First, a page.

Saturday, March 31, 2012

Mullah hulwai to khopra mithai, Karachi

Via Flickr:
No one in Karachi makes a better khopra mithai (coconut sweetmeat) than Mullah Hulwai at Nazimabad chowrangi, Karachi. Running rate is Rs.400 / Kg.

Friday, March 23, 2012

Portrait: Zikri young girl, Mubarak Village, Karachi

Unlike most Pakistanis, Baloch women dont observe purdah. Therefore, their girls and women wear beautiful attire. That is partly due to the fact that most Balochistan is dry and arid and the colourful clothes - just like in Thar and Cholistan deserts - diffuse the effect and enliven the environment.

Saturday, March 17, 2012

Main entrance and pool Tooba masjid, Karachi

Via Flickr:
Tooba masjid is located at Korangi road, Defence Housing Society, phase 1, Karachi. It is popularly regarded as having the largest free standing dome mosque in the World, with a diameter of 236 feet. The construction was started in 1966 by Macdonald Layton and Constain construction firm and was finished in 1969. It has a capacity of around 30,000 worshipers of whom 5,000 can pack inside the dome structure.

Thursday, March 15, 2012

Fishing near Sokhtarabad, Pakistan

(Photograph shot on 17th Sep, 2011).

After we left heavy-hearted our camp site called Sokhtarabad due to cold weather and ineptitude of our group leader, Mr. Tanwir, we were advised by this man, Mr. Azizullah, that we catch some local fish by hand. So we all gathered around and saw him catch lot of small fish. He appeared very expert in his trade and had lot of fun doing it. I was impressed. This is my favorite photograph of him.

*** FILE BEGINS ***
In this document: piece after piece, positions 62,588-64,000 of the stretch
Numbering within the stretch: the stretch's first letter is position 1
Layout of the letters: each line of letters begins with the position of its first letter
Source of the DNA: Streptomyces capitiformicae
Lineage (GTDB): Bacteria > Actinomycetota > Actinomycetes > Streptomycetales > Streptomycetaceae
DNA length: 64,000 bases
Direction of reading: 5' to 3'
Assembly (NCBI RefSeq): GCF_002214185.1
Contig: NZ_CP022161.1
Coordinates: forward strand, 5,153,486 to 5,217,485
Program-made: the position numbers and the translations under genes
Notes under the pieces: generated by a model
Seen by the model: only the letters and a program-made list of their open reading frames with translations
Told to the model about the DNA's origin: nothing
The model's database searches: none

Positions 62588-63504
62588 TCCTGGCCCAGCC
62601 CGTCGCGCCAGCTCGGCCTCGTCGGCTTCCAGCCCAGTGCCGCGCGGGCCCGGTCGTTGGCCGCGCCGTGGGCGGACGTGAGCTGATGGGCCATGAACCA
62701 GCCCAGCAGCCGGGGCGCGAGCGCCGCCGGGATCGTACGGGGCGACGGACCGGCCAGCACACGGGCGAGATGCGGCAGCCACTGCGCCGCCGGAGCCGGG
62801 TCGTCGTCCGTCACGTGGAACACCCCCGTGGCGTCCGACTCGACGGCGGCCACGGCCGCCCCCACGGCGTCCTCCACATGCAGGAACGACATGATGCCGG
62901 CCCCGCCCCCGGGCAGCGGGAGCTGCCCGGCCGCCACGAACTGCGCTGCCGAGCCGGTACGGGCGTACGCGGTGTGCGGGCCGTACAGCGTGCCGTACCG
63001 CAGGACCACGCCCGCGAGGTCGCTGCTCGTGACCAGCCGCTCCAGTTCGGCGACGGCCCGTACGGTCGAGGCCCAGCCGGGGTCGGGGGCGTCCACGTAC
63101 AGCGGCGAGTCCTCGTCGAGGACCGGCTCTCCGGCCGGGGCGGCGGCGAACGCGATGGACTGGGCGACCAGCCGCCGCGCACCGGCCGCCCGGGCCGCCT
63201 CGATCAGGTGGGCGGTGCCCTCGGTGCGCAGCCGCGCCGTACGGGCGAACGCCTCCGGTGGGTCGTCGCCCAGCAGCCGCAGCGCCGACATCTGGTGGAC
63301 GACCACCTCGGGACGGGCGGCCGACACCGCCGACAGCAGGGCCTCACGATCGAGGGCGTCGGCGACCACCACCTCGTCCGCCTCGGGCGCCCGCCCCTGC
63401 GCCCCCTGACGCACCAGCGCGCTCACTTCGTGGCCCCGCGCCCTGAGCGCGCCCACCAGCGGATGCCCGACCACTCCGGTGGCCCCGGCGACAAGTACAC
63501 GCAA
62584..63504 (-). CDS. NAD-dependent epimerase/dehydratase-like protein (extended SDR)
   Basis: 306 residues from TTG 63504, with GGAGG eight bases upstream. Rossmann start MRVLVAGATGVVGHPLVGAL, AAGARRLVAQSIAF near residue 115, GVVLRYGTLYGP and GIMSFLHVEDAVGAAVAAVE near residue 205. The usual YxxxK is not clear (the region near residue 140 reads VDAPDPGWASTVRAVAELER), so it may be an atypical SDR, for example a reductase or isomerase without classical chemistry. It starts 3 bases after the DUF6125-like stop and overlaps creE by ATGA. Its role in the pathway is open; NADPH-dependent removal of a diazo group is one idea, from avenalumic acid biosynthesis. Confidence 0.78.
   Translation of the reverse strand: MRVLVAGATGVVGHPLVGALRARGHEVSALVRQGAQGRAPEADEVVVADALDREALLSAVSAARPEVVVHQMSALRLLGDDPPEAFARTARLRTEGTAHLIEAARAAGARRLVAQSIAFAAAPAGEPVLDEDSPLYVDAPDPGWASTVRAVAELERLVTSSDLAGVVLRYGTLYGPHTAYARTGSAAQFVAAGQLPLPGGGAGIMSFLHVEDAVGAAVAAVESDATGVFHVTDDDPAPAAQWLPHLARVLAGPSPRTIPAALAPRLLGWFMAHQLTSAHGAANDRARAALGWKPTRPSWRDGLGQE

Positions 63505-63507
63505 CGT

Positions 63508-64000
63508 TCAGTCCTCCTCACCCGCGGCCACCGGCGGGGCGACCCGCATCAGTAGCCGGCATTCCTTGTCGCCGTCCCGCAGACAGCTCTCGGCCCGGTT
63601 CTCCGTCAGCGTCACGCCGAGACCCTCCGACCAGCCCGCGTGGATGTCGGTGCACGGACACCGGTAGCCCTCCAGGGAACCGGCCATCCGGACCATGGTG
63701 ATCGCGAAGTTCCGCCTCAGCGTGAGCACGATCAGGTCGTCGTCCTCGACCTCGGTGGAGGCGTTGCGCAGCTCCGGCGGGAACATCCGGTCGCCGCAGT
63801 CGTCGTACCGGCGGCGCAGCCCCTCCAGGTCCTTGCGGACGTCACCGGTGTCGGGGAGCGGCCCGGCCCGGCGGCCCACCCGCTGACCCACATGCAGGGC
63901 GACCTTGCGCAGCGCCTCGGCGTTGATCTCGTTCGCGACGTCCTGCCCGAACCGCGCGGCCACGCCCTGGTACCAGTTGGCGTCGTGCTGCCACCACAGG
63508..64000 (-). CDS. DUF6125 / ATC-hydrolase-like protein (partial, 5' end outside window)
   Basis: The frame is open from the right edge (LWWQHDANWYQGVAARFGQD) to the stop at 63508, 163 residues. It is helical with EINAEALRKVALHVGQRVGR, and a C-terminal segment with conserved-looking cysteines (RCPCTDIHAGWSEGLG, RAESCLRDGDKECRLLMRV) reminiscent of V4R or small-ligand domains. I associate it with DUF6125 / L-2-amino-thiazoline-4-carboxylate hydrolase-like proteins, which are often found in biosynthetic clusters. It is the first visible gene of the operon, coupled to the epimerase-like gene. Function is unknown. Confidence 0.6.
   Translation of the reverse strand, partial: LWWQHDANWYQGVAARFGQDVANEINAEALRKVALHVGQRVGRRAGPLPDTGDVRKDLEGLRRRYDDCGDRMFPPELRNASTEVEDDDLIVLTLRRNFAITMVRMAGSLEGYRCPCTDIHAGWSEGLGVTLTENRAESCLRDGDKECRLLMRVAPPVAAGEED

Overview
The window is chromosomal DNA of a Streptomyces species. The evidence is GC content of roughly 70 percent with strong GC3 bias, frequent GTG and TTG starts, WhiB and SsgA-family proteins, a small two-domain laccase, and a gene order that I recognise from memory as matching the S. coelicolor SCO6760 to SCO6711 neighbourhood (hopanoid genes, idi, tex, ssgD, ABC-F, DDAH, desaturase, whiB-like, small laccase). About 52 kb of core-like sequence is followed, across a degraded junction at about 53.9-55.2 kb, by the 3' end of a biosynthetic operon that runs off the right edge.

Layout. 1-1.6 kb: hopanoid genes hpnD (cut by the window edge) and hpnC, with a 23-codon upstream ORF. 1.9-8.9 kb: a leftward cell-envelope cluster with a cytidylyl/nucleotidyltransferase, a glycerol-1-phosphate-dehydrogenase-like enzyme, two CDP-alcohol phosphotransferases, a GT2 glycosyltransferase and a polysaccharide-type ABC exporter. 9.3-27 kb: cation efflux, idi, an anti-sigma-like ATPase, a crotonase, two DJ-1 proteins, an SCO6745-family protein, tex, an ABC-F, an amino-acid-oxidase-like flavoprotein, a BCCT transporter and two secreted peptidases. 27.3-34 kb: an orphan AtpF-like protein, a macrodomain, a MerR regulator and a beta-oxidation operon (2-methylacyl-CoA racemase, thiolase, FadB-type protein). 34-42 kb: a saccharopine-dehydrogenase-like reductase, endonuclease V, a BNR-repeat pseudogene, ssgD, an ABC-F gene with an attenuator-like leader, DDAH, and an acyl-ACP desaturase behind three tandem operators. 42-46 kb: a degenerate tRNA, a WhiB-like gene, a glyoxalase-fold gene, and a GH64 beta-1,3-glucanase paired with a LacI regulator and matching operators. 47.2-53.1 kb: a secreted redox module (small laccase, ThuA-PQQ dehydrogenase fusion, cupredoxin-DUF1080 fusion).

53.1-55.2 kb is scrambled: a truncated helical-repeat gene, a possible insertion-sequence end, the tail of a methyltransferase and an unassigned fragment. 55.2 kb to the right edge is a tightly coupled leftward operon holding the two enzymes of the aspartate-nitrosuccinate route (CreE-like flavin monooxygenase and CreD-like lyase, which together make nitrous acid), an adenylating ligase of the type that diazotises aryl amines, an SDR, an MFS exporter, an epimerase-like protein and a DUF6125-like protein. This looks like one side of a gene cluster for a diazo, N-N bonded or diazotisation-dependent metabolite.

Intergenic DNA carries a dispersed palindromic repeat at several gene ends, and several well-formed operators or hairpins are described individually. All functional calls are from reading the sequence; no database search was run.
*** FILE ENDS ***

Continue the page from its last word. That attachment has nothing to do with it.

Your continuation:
Wednesday, March 7, 2012

Work: Herding goats along Rannikot walls, Sindh

Via Flickr:
Rannikot is a hot, dry place to be during 8 months. The only time one can easily visit this place is between November and Feburary, after which temperatures may shoot beyond 40 C at mid day. Goats are herded in and around this fort by the local Gabol tribe of Balochistan. Rannikot skirts the Kirthar range and is a protected National Monument.

Portraits: Gabol children, Rannikot

Via Flickr:
Approx. 500-600 villagers live within the formidable walls of Rannikot fort (also pronounced locally as Runnikot). These people belong to Baloch tribe of Gabol and are fiercely independent. And much unlike the Sindhis around them, their women usually do not perform any purdah (i.e., they don't cover their faces from strangers). In fact, purdah system is not enforced across Balochistan province, which lies just next to this area.